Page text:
How a Democrat-Strengthened IRS Might Harm Low-Earnings People

The Democrats’ latest health care and climate spending bill includes an $80 billion increase Internal Revenue Service which is designed to help the agency crack down on wealthy tax cheats. But Republican critics say a bigger IRS could ultimately hurt lower-income Americans.

A top priority was to provide an influx of funding to the IRS President Biden. He became one of the most prominent members of the Anti-Inflation Act introduced last week by Senate Majority Leader Chuck Schumer, D-N.Y. and Sen. Joe Manchin, DW.Va., funders.

Democrats projected that increased funding for the IRS would increase federal revenue by $124 billion over the next decade. According to IRS Commissioner Chuck Rettig’s estimate last year, about $1 trillion in federal taxes go unpaid each year due to errors, fraud and a lack of resources to properly collect them.

But GOP lawmakers sounded the alarm about the proposal, warning it could have serious consequences for lower-income workers.


Internal Revenue Service headquarters in Washington, D.C., 2022. February 25 (Al Drago/Bloomberg via Getty Images/Getty Images)

That’s because the IRS disproportionately targets low-income Americans in its annual tax audits. In fact, households with incomes below $25,000 are five times more likely to be audited by the agency than all others. tax data analysis beginning in fiscal year 2021 at Syracuse University’s Transaction Records Access Clearinghouse (TRAC).

The reason for this is an increase in the number of “correspondence audits,” meaning the IRS conducts reviews of tax returns by letter or phone call, rather than more complex face-to-face audits. Only a fraction – 100,000 of 659,000 audits in 2021. – were performed in person.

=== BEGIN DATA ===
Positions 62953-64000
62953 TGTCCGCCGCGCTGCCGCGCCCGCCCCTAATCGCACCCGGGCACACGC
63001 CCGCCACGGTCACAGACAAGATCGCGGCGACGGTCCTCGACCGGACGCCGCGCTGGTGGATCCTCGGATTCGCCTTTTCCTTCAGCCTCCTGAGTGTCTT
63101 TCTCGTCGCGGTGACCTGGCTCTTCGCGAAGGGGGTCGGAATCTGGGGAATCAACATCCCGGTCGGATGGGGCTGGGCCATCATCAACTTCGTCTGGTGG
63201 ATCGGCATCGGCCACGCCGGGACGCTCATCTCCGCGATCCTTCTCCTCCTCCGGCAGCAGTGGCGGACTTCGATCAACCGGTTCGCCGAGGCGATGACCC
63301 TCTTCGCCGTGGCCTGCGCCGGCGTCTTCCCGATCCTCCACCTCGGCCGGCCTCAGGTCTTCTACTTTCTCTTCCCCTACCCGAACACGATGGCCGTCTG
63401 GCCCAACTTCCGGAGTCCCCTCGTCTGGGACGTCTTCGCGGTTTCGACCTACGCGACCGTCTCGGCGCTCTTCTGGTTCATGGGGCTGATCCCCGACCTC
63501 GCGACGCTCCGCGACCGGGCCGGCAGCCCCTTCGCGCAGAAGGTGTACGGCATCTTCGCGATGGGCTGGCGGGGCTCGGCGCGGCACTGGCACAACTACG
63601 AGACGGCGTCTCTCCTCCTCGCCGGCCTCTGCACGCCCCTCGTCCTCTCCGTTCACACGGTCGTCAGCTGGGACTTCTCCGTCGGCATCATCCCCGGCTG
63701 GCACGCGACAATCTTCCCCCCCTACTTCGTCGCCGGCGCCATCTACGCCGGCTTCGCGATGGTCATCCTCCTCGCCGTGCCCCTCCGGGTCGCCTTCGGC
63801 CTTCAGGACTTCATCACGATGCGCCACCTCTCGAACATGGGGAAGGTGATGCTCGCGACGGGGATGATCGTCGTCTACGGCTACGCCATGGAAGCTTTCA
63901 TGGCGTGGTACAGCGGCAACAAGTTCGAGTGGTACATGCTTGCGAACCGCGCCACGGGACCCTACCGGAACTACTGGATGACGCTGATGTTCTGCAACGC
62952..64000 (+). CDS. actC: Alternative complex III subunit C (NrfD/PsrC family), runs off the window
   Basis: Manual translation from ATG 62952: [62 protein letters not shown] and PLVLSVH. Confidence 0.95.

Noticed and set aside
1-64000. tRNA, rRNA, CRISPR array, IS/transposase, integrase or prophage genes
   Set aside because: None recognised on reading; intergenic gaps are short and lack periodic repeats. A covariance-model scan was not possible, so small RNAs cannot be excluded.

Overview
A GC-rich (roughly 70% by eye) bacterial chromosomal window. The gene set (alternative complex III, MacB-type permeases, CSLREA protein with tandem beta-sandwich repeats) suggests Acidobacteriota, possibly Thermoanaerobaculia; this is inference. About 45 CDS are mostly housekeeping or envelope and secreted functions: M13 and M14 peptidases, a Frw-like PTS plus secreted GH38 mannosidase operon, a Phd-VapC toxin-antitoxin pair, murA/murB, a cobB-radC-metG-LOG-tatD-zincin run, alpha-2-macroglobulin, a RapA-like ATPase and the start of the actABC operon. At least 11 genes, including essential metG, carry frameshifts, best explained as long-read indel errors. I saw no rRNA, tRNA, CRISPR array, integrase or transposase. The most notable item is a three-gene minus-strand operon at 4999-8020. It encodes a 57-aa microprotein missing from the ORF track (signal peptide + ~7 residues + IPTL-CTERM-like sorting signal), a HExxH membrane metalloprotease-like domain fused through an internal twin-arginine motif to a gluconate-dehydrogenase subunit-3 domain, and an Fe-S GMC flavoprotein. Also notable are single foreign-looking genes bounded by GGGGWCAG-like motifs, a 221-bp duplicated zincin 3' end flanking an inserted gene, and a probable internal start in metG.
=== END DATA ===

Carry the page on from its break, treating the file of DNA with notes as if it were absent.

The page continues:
According to the Syracuse study, more than half of the correspondence audits initiated by the IRS last year—54 percent—were — involved low-income workers with gross incomes of less than $25,000 who claimed the Earned Income Tax Credit, an anti-poverty measure.

Even taxpayers with total positive income ranging from $200,000 to $1 million. USD, had a third chance audited by the IRS compared to the lowest income earners. About 9 million taxpayers reported this high income in 2021, but fewer than 40,000 of their returns were audited, or about 4.5 out of 1,000. That’s in sharp contrast to lower-income Americans, who had an audit rate of 13 out of 1,000.

Sens. Joe Manchin and Chuck Schumer

Sen. Joe Manchin, DW.Va., leaves and speaks with Senate Majority Leader Chuck Schumer, DN.Y., before a ceremony where President Joe Biden signed the 2022 Consolidated Appropriations Act into law. March 15 Washington, DC. (Chip Somodevilla/Getty Images/Getty Images)


This discrepancy is primarily due to the fact that high-income taxpayers have sophisticated investments that can easily cover the gap between taxes owed and paid compared to taxes reported and paid.

“Barring the unlikely of significant changes to IRS enforcement, enhanced IRS enforcement would lead to greater scrutiny of taxpayers and increased audit risk,” the right-wing Heritage Foundation said in a recent blog post.

The Heritage Foundation noted that most IRS individual audit investigations target taxpayers who report less than $50,000 in adjusted gross income. Although this group earns much less income than others, in 2010 it faced an IRS-recommended tax adjustment of about $3.4 billion for the fiscal year. USD. This is 3.7 billion.

President Biden

in 2022 July 6 At Max S. Hayes High School in Cleveland, Ohio, President Joe Biden talks about the economy and the final rule implementing the bailout program that protects multiemployer pension plans. (Saul Loeb/AFP via Getty Images/Getty Images)

The IRS has said it will not increase audits of households making less than $400,000 if the $80 billion tax bill is approved. USD funding.


“These resources are in no way intended to increase audits of small businesses or middle-income Americans,” IRS Commissioner Retting wrote in a letter to lawmakers Thursday. “As planned, our investment in these enforcement resources is timed in line with Treasury’s directive that audit rates for households earning less than $400,000 will not increase compared to recent years.”

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